Emma Gase | Medium Talk Co-Creator
Bill Simmons, former Boston Sports Guy and antagonistic ESPN employee, has finally struck out on his own. On cable, no less. Essentially, this means he can now use the word “fuck” while wearing a Brooklyn-Dad-Approved outfit and allowing Ben Affleck to further alienate himself from the American people.
I must come clean and admit my pre-existing bias: I have never been a fan of Bill Simmons on television. But I was willing to give him a chance. I loved Grantland for years, and I still miss the perfect combo of think-piecey sports writing and pop culture coverage that the Ringer just can’t seem to make pop like it’s creator’s beta version. (Granted, it’s young. I haven’t completely given up on the Ringer) That said, now I just go to Vulture, where I already spend 88% of my online time, to get my Rembert Browne fix.
I watched the premiere of Any Given Wednesday so you don’t have to. It’s clear within minutes that this is not the same kind of Simmons product as Grantland—it should be so lucky. Here are some takeaways.
Barkley: The best (or most marketable) part of Simmons is his access to the sportscasters with star power like Charles Barkley. Barkley always has some good jokes, and he’s likable in that shake-your-head-at-your-crazy-uncle kind of way. This appeared to be the most natural segment of the show, and by natural, I mean Barkley seemed at ease. Simmons, on the other hand, sat rigidly and spoke shrilly, his artfully cuffed indigo wash jeans and unbuttoned flannel portraying a more casual lack of effort than he could ever pull off as a host.
The Steph Curry advertising call: Legit. Simmons pointed out that any charisma Splash Brother #1 has on the court is completely obliterated when he reads something from a script in his endorsement ads. And it’s true. Every time I see a Steph Curry commercial, I am reminded of the athletes who sat in the back row of my Intro to Poetry class in college. When it was their turn to read aloud, their voices deadened, making the poems of Ezra Pound and Hart Crane sound about as lyrical as Time Warner’s hold music.
Curry should aspire to achieve that level of feeling. We must all thank Simmons for pointing out to the world one of the best throwback commercials of all time, Scottie Pippen’s Mr. Submarine spot, where the player enjoys a six-foot sandwich party with two Bulls cheerleaders in the middle of the court. More of that, please.
The Set: When I first saw the set of Any Given Wednesday, I suppressed an eye-roll impulse so strong that I had a flashback to my teen years. This set was a cliché brought to life. First and foremost, it’s fucking massive. So massive, in fact, that it made Charles Barkley look like a reasonably sized human being. The ceilings were cavernous, the windows floor-to-ceiling, the furniture sparsely placed in random corners. There was mahogany wood quite literally on every surface: the walls, the floors, the tables. There were dark brown, expensive-looking leather couches. (In case you didn’t put this together, brown=manliness). In the corner sat a globe, a few weathered trunks stacked on top of each other, all to prove your testosterone counts are high enough to enable you to talk about the World of Sports with authority. Thank god the producers didn’t forget to throw in some exposed brick, because otherwise we wouldn’t have truly gotten that urban-loft-man-cave vibe. Phew.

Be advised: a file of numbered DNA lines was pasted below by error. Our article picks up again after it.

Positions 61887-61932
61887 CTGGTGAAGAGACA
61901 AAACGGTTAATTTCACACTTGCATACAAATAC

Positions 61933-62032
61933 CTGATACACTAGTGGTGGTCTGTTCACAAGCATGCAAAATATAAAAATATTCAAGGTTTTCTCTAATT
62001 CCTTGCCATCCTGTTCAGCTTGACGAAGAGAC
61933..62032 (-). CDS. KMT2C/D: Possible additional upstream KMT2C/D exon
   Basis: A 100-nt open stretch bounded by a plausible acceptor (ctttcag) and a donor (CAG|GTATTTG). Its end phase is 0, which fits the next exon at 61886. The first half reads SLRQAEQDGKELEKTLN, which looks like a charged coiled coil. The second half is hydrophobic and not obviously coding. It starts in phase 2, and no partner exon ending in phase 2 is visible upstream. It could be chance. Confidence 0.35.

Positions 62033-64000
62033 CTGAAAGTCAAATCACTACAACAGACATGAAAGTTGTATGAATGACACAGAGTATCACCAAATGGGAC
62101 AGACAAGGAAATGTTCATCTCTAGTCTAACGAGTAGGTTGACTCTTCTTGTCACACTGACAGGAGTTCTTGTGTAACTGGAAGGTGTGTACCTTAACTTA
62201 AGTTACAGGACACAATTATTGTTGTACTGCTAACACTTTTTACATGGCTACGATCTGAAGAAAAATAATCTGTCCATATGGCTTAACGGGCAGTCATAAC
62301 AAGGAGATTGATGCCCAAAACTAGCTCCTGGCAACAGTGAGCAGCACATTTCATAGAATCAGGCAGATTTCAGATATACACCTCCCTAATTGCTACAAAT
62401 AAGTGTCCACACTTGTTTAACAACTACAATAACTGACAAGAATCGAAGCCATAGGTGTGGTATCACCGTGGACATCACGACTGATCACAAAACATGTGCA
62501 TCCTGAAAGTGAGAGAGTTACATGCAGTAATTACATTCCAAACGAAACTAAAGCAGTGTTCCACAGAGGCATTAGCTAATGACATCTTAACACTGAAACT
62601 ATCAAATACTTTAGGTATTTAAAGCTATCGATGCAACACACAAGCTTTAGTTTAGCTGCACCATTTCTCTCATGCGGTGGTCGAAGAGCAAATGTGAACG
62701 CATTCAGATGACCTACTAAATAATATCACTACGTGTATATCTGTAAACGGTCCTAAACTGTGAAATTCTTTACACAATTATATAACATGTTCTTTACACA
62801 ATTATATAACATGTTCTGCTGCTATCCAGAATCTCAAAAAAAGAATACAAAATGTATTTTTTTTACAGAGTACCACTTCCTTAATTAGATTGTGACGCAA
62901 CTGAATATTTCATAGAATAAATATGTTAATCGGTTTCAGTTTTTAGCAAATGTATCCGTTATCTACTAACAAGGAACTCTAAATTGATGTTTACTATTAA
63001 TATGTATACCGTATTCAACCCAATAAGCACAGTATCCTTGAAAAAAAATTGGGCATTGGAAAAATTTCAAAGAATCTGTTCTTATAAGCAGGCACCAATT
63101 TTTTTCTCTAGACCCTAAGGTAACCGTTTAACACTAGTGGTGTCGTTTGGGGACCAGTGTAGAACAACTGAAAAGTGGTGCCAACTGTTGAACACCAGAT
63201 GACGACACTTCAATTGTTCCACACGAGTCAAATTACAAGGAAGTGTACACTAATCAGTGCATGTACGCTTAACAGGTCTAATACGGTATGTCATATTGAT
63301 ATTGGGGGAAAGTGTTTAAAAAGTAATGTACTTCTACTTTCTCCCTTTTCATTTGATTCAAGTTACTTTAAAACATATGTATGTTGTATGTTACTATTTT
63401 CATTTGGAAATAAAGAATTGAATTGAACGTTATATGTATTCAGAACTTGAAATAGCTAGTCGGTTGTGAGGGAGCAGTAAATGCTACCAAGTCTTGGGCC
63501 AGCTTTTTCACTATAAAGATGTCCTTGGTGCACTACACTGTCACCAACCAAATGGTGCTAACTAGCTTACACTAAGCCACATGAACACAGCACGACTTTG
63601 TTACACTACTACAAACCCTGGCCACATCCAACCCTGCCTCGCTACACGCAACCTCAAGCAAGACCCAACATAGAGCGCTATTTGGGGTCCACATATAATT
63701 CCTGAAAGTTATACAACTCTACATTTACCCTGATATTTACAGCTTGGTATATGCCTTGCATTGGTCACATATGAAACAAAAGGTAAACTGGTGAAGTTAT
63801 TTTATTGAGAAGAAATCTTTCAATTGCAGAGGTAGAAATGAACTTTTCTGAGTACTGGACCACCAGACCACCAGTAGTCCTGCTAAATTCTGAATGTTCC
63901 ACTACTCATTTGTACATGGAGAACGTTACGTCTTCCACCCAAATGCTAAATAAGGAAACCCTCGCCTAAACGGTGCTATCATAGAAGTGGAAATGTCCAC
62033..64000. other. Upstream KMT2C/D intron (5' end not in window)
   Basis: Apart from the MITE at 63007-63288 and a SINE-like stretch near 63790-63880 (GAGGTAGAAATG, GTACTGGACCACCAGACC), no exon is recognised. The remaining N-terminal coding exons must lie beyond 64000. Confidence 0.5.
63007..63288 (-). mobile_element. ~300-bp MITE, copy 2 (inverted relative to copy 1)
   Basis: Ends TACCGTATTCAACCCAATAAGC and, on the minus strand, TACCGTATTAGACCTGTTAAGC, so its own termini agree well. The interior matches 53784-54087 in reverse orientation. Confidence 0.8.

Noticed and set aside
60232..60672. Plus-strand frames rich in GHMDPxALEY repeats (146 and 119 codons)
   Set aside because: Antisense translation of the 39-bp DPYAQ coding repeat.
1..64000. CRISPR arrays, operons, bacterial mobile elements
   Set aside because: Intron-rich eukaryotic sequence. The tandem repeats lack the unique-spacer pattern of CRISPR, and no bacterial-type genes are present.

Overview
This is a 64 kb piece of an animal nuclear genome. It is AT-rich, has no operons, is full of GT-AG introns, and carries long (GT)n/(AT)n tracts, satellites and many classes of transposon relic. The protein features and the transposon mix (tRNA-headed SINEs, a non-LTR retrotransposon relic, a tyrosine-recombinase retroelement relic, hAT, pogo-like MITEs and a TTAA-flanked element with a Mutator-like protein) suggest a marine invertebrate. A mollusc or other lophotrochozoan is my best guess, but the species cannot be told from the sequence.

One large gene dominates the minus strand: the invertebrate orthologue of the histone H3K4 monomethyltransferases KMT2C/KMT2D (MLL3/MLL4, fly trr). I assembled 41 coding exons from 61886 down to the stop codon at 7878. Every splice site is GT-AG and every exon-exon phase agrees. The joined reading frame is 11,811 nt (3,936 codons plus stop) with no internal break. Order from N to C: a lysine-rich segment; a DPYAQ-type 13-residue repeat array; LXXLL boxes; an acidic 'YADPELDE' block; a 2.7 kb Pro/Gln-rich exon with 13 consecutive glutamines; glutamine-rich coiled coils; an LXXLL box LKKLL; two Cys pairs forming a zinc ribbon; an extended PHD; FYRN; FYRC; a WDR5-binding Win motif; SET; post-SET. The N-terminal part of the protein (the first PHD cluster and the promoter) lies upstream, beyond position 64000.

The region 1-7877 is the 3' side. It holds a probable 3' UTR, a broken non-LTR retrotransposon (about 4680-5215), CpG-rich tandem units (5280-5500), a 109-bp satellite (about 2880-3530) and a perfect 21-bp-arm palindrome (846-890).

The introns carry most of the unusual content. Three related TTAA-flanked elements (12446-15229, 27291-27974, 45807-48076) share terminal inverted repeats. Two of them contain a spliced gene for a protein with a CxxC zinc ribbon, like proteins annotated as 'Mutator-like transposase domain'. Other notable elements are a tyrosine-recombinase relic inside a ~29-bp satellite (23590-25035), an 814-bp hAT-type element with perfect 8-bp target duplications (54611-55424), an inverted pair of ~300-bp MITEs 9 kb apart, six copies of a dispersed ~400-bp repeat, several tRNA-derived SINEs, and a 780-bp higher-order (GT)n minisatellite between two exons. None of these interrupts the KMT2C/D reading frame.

The Ben Affleck Rant: Watching Hollywood Douche Dujour and resident Nanny-fucker Ben Affleck’s rant on this show had to be one of the most painful moments I’ve experienced on HBO, right up in the ranks with the Battle of the Bastards last week. I can’t imagine something the good people of HBO Now (and the HBOGo password poachers of the world) could possibly want less than a 10-minute rant about Deflategate with Ben Affleck. Not only is the guy responsible for cheating on goddess Jennifer Garner, but his Boston stan attitude is exactly the kind of shrill fan-boying that he should avoid with a ten-foot pole. How many times did Ben Affleck say “fuck” on Any Given Wednesday to emphasize his points? More times than actual interesting points were made in the entire 30 minutes of the premiere of Any Given Wednesday.
I could see Affleck’s makeup sweating off him in rivulets, and in minute four, when I could no longer hold it in, I turned to my viewing partner and blurted the only question rocketing around my head: “What the fuck is this?” He had no reply—nothing could explain this away. I nearly turned the TV off. Two shrill white guys from Boston ranting about the Pats? In June? It was almost enough to make me log out of my borrowed HBOGo account forever.
Bill Simmons’ & His Voice: Something about Simmons voice just…sets me off? Upsets me? Makes me want to change the channel? TBH, I’d rather hear Kim Kardashian’s read the yellow pages in her most grating vocal fry than listen to Simmons nasally voice tell me what he believes* one more time. Clearly, Simmons is a smart guy. Clearly, I’m letting my own biases get in the way of objectively analyzing his new show. But as the world now knows for sure, there is only one conclusion to be drawn after the premiere of this show: Simmons should not be on TV. He was a stilted, nervous host. Whatever authenticity and bad-boy rep he once cultivated was obliterated by the meticulous and phony curated set, his unintelligible monologue about LeBron James, the Affleck Disaster, the wannabe John Oliver segments.
If this is what Simmons is offering on Wednesdays, I’m not interested.
*Will these commercials finally cease now that the show is actually on? Please?